I will certainly do some more testing with crossover points next weekend with both measurements and plenty of listening. Indeed getting a voice sounding nice is important to me as well. One other particular set of speakers I own does very well on male voices giving them good depth and authority but on female vocals they seem a bit lacking on detail and nuance of their vocals. Whereas another set of speakers I own do very well with female vocals yet male vocals don't have the depth and sound a bit too bright and lightweight. I really want one set of speakers to do both male and female vocals justice.
This discussion had me playing around with the crossover point this weekend. I watched Valkyrie again, which has both plenty of dialogue and LFE info. I watched the entire opening battle scene at 40 hz and 150 hz (the lowest and highest Xover points with my receiver). Without question, 40 hz sounded better. What surprised me, is that I really couldn't discern a drop in low bass impact at the lower Xover point. Given the AN drivers have an Xmax of 1 cm, I expected they'd protest. Mind you, I have a relatively small room at 12ft W X 20ft L X 8ft H. Also, I didn't push for reference level, but was getting 100 db plus during explosions and flybys. I love loud, but any higher than this in my room gets uncomfortable for everyone in the house!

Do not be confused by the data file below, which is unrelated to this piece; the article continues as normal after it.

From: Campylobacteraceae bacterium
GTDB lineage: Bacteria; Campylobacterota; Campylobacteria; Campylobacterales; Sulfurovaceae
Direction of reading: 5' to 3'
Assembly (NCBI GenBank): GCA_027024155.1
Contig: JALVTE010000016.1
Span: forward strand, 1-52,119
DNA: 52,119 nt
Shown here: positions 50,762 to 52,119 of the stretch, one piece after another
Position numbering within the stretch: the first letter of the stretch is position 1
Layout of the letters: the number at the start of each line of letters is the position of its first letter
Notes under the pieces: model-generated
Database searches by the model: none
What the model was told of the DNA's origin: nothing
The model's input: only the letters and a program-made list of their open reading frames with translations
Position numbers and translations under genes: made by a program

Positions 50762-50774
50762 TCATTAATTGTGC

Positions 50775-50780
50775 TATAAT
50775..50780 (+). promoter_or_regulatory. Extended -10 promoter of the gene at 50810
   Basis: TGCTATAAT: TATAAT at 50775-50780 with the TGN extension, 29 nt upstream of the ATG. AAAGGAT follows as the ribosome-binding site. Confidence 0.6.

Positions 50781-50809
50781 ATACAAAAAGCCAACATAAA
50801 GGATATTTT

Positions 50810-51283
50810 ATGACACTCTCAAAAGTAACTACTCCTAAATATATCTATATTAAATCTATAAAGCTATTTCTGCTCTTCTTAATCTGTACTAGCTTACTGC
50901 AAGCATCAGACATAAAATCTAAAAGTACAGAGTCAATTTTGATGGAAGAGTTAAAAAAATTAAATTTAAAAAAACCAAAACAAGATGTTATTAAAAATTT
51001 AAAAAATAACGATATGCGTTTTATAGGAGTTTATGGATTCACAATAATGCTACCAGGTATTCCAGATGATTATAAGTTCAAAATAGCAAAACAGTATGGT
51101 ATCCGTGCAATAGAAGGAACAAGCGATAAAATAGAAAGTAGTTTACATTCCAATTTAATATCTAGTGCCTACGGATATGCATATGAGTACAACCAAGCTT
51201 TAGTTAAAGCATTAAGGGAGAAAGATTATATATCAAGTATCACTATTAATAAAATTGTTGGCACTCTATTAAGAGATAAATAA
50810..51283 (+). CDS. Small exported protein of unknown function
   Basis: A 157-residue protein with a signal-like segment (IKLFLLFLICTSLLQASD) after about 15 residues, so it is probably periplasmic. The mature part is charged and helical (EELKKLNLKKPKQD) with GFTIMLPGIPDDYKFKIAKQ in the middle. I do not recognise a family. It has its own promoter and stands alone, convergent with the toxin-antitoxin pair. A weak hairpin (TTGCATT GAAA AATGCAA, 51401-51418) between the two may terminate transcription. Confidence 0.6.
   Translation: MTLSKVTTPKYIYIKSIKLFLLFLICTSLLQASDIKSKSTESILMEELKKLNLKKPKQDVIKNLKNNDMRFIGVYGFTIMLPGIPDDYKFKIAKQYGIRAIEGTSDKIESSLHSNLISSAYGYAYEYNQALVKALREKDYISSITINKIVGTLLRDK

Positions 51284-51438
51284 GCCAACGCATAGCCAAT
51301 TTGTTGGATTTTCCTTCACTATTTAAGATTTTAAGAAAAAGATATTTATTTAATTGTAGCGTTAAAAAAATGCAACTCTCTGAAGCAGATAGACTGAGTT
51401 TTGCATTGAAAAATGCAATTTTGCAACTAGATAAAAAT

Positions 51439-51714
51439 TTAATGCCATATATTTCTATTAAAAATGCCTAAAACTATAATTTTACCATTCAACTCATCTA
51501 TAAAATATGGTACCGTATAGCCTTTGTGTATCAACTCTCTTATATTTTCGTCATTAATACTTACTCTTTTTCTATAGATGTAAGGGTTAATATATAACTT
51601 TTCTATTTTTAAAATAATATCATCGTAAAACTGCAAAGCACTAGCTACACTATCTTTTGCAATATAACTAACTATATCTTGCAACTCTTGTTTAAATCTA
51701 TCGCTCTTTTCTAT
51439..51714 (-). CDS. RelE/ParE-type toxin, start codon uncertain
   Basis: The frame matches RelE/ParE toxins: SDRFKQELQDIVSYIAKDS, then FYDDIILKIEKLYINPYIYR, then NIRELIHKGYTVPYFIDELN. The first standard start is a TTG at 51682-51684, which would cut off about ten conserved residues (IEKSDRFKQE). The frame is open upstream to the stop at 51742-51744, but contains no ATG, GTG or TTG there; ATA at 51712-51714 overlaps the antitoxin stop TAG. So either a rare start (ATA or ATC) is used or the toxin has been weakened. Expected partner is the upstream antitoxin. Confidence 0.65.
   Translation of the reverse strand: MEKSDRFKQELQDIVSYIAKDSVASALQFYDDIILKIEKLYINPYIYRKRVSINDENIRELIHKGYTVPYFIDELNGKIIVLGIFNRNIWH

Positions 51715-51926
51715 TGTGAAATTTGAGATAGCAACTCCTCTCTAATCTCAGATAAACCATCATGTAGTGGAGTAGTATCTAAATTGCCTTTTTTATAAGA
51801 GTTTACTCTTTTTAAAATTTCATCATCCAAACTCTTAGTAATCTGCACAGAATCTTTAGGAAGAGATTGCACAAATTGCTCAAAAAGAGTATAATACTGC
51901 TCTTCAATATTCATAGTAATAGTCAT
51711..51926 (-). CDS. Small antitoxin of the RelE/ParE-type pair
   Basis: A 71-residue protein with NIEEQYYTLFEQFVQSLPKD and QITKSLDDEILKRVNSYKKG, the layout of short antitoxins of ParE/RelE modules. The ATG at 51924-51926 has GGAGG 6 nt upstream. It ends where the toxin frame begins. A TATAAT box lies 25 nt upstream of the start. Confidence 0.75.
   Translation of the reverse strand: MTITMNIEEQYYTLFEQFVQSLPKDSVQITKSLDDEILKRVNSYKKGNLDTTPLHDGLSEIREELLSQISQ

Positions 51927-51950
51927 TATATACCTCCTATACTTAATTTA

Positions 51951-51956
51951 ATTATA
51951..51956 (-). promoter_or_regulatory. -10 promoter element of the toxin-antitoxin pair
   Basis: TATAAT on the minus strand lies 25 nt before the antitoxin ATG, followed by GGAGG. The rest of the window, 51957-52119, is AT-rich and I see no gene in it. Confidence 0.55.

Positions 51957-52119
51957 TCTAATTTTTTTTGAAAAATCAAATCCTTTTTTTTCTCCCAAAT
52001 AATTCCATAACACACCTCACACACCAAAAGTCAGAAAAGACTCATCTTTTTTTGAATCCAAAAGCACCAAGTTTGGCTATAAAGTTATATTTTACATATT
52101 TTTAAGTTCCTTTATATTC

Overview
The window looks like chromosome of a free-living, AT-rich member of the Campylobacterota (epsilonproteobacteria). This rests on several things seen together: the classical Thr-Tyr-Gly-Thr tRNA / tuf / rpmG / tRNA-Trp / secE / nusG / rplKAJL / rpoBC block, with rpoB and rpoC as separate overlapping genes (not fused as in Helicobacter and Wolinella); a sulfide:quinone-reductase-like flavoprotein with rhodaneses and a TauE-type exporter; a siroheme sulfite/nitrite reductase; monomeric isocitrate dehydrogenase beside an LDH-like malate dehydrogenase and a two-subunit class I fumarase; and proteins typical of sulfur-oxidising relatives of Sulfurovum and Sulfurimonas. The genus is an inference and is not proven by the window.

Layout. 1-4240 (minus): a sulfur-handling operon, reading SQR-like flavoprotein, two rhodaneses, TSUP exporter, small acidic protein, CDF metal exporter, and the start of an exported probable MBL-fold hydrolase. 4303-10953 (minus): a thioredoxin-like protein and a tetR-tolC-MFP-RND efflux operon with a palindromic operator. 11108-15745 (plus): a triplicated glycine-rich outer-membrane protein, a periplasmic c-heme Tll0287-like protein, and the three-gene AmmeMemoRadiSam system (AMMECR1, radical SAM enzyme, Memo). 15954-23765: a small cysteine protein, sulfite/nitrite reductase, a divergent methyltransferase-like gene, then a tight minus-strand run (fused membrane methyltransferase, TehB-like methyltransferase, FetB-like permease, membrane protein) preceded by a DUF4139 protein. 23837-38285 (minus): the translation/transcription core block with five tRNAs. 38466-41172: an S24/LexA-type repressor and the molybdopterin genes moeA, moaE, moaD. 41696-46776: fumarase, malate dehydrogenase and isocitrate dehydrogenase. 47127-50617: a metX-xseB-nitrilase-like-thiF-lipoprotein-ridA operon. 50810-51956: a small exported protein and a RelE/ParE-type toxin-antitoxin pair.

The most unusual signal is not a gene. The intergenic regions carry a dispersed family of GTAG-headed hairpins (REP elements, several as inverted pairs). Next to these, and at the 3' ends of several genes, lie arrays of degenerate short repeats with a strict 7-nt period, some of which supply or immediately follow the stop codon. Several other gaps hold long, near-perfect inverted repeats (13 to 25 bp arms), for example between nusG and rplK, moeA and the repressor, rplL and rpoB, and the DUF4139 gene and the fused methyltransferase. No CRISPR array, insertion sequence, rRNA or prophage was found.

After playing around with Xover during dialogue scenes, I decided to bump the Xover point up to 60hz as an added step to protect my AN's from over excursion. I certainly don't need the extra headroom for my HT receiver, as these drivers are so efficient that there is no audible improvement in sound quality from the main drivers at higher Xover points, such as the typical lack of strain that is often heard when a sub is added to full range speakers. This was not the case when I was using my VA's as mains. In fact, I found the best cross over point was 100 hz, otherwise the mass loaded 10" driver used in the Model II would audibly rattle during loud passes with lots of bass info. This resulted in a marked improvement in headroom from my main amp, which used to run so hot with my previous set up, that it wasn't unusual for it to shut down during the loudest passages when pushed to near reference levels. I also had to place a large CPU cooling fan on top of the receiver to better cool the sinks, and still couldn't keep my hands on the top of the receiver after a few hours of hard work. Now, I can't feel any heat at all! And that is another of the major pluses of FRD; no cross overs! Inductors and resisters sap current and hurt sound no matter how well designed or high the quality of components. Not to mention phase and time anomalies inherent in all multidriver speaker systems.